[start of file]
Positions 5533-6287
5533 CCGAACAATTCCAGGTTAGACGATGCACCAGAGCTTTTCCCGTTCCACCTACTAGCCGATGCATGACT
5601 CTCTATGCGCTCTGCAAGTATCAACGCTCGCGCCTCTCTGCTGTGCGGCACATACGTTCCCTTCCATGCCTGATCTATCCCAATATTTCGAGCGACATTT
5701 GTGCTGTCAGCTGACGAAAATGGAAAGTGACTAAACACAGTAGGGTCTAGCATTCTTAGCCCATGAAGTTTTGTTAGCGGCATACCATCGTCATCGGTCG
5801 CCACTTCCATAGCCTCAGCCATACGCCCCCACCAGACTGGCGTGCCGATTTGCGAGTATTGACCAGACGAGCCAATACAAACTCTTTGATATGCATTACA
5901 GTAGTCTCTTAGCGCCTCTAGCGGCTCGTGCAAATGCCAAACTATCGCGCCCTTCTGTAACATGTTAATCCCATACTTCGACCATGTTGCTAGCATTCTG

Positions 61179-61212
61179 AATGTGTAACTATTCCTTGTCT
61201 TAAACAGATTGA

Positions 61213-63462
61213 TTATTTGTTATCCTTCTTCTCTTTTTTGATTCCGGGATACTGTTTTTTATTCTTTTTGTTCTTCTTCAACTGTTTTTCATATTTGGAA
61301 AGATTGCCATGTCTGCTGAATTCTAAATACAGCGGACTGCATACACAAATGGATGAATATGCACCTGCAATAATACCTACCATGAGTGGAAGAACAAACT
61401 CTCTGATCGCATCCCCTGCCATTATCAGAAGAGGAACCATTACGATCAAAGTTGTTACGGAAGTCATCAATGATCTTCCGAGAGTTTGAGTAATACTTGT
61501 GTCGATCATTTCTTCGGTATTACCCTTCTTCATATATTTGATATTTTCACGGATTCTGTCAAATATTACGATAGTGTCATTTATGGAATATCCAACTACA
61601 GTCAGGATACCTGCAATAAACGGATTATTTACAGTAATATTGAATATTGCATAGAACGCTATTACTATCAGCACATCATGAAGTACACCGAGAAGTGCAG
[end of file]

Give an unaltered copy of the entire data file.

Positions 5533-6287
5533 CCGAACAATTCCAGGTTAGACGATGCACCAGAGCTTTTCCCGTTCCACCTACTAGCCGATGCATGACT
5601 CTCTATGCGCTCTGCAAGTATCAACGCTCGCGCCTCTCTGCTGTGCGGCACATACGTTCCCTTCCATGCCTGATCTATCCCAATATTTCGAGCGACATTT
5701 GTGCTGTCAGCTGACGAAAATGGAAAGTGACTAAACACAGTAGGGTCTAGCATTCTTAGCCCATGAAGTTTTGTTAGCGGCATACCATCGTCATCGGTCG
5801 CCACTTCCATAGCCTCAGCCATACGCCCCCACCAGACTGGCGTGCCGATTTGCGAGTATTGACCAGACGAGCCAATACAAACTCTTTGATATGCATTACA
5901 GTAGTCTCTTAGCGCCTCTAGCGGCTCGTGCAAATGCCAAACTATCGCGCCCTTCTGTAACATGTTAATCCCATACTTCGACCATGTTGCTAGCATTCTG

Positions 61179-61212
61179 AATGTGTAACTATTCCTTGTCT
61201 TAAACAGATTGA

Positions 61213-63462
61213 TTATTTGTTATCCTTCTTCTCTTTTTTGATTCCGGGATACTGTTTTTTATTCTTTTTGTTCTTCTTCAACTGTTTTTCATATTTGGAA
61301 AGATTGCCATGTCTGCTGAATTCTAAATACAGCGGACTGCATACACAAATGGATGAATATGCACCTGCAATAATACCTACCATGAGTGGAAGAACAAACT
61401 CTCTGATCGCATCCCCTGCCATTATCAGAAGAGGAACCATTACGATCAAAGTTGTTACGGAAGTCATCAATGATCTTCCGAGAGTTTGAGTAATACTTGT
61501 GTCGATCATTTCTTCGGTATTACCCTTCTTCATATATTTGATATTTTCACGGATTCTGTCAAATATTACGATAGTGTCATTTATGGAATATCCAACTACA
61601 GTCAGGATACCTGCAATAAACGGATTATTTACAGTAATATTGAATATTGCATAGAACGCTATTACTATCAGCACATCATGAAGTACACCGAGAAGTGCAG